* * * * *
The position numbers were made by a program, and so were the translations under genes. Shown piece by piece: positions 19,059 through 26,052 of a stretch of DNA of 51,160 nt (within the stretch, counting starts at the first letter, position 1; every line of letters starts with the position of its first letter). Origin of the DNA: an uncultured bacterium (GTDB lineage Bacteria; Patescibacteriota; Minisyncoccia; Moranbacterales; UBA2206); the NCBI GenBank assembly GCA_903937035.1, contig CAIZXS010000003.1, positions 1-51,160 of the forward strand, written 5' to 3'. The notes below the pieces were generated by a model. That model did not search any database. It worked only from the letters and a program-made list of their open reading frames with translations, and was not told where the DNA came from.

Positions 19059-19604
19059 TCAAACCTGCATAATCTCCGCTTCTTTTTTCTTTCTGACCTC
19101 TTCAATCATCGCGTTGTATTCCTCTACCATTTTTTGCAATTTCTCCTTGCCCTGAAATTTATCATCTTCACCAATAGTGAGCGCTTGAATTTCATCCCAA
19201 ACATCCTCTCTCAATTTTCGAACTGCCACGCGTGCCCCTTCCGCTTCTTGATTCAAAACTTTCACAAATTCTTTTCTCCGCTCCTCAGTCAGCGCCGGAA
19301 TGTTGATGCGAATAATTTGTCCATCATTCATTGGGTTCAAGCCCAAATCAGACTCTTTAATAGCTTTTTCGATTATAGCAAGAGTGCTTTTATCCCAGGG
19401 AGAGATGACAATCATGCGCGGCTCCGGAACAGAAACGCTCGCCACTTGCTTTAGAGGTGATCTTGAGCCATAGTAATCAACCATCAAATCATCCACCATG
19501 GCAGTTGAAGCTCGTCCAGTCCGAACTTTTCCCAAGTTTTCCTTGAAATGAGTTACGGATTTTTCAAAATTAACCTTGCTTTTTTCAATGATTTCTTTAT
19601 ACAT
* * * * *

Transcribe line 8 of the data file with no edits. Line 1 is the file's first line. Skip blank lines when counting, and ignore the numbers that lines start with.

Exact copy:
19501 GCAGTTGAAGCTCGTCCAGTCCGAACTTTTCCCAAGTTTTCCTTGAAATGAGTTACGGATTTTTCAAAATTAACCTTGCTTTTTTCAATGATTTCTTTAT